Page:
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Revascularization usually not needed for asymptomatic carotid stenosis

Reuters Health • The Doctor's Channel Daily Newscast

NEW YORK (Reuters Health) – With intensive medical therapy, fewer than 5% of patients with asymptomatic carotid stenosis will gain additional benefit from revascularization, according to a report in the February Archives of Neurology.

When carotid stenosis is asymptomatic, patients “should only be considered for revascularization if they have microemboli,” the authors say.

In their study, Dr. J. David Spence, from the Stroke Prevention and Atherosclerosis Research Centre, London, Ontario, Canada, and colleagues compared microemboli rates and cardiovascular events in 199 patients treated in 2000-2002, before intensive medical therapy was common, and 269 patients seen in 2003-2007. All had asymptomatic carotid stenosis >60% by Doppler peak velocity.

They found that 12.6% of patients had microemboli in the earlier era, compared with just 3.7% afterward (p < 0.001).

As microemboli rates fell with intensive medical therapy, plasma lipid control improved and carotid plaque progression slowed. Cardiovascular events were also much less common with intensive medical therapy. Before 2003, the 2-year rate of stroke, death, myocardial infarction, or carotid endarterectomy for symptoms was 17.6%. After 2003, the rate was just 5.2% (p < 0.001).

In both eras, patients with microemboli were at significantly higher risk of the combined endpoint, which occurred in 32.4% of patients with microemboli vs 8.6% of patients without. On Kaplan-Meier analysis, survival free of stroke, death, or myocardial infarction was significantly better for patients treated after 2003 and for those without microemboli.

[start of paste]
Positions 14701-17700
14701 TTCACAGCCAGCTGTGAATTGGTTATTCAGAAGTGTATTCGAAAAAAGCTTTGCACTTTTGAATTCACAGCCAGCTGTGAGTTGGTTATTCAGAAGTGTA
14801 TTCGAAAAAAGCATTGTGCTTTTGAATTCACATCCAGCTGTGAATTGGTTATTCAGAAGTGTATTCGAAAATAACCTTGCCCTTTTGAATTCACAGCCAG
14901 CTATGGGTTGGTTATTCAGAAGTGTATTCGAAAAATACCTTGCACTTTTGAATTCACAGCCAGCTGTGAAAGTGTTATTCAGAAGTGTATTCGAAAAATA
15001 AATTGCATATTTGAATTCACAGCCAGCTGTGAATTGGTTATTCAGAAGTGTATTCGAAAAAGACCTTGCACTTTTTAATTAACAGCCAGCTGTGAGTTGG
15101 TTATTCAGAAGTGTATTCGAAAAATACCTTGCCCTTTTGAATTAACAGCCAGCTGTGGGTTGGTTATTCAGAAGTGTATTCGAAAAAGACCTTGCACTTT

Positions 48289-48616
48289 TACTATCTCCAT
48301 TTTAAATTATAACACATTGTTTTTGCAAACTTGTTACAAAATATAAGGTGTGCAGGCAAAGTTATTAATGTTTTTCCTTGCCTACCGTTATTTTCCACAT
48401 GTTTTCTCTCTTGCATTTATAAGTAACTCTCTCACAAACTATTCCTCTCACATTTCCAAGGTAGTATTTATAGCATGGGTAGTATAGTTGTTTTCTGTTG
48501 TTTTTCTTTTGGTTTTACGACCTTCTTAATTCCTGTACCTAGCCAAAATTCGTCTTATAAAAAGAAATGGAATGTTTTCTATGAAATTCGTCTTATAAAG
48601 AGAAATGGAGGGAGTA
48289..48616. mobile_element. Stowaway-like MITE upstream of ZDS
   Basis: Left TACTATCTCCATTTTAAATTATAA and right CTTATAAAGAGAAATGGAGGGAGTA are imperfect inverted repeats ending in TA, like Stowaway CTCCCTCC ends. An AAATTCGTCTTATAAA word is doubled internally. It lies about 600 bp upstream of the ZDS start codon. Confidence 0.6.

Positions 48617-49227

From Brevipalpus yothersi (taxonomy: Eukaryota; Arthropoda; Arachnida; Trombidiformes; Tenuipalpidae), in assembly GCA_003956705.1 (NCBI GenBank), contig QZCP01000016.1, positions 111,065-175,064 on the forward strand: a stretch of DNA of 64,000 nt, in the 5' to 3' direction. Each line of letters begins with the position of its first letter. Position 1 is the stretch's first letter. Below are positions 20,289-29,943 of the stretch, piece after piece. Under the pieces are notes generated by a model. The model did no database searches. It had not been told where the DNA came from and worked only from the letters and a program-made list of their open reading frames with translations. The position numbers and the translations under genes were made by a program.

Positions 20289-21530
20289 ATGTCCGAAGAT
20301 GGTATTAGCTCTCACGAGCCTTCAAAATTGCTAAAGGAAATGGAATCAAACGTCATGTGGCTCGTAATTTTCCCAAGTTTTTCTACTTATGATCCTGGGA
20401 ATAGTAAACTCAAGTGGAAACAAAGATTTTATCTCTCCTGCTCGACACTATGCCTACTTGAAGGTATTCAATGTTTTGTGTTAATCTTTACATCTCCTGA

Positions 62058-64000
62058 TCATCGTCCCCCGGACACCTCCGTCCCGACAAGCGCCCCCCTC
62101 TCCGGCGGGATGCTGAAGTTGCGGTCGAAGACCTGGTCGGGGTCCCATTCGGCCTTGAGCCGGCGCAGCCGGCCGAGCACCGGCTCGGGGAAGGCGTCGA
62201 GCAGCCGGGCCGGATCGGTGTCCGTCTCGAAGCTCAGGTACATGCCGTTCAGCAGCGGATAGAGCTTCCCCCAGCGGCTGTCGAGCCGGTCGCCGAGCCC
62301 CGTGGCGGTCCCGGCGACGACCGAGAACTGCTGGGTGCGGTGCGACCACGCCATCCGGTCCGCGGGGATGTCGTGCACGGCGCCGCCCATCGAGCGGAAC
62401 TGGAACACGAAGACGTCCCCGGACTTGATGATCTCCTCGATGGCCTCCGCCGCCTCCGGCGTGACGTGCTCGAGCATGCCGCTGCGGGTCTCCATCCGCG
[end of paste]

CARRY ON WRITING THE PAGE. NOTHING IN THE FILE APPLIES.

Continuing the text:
In fact, with intensive medical therapy, the risk for stroke in patients without microemboli was less than the risk of endarterectomy or stenting, the investigators found.

“This is hugely important,” Dr. Spence told Reuters Health by email, “because at present (approximately) 70% of stenting and endarterectomy in the United States is for asymptomatic carotid stenosis; our findings show that this is inappropriate.”

The crux of intensive medical therapy was to treat the arteries, not just cardiovascular risk factors, according to the authors. Key components included reporting plaque imaging results to patients to encourage lifestyle changes, increasing statins to the maximum tolerated doses regardless of LDL cholesterol level, treatment with an ACE inhibitor or possibly an angiotensin-receptor blocker, and use of metformin or pioglitazone to prevent diabetes in at risk individuals.

Regarding future research, Dr. Spence commented that “the remaining question is whether other methods (besides transcranial Doppler) can reliably identify high-risk asymptomatic carotid stenosis patients who may benefit from surgery or stenting; we have submitted a paper showing that ulceration of carotid plaques identifies…patients whose risk is about half that of patients with microemboli. Other approaches might include imaging of vulnerable plaques by MRI or PET/CT scanning.”

Reference:

Arch Neurol 2010;67:180-186.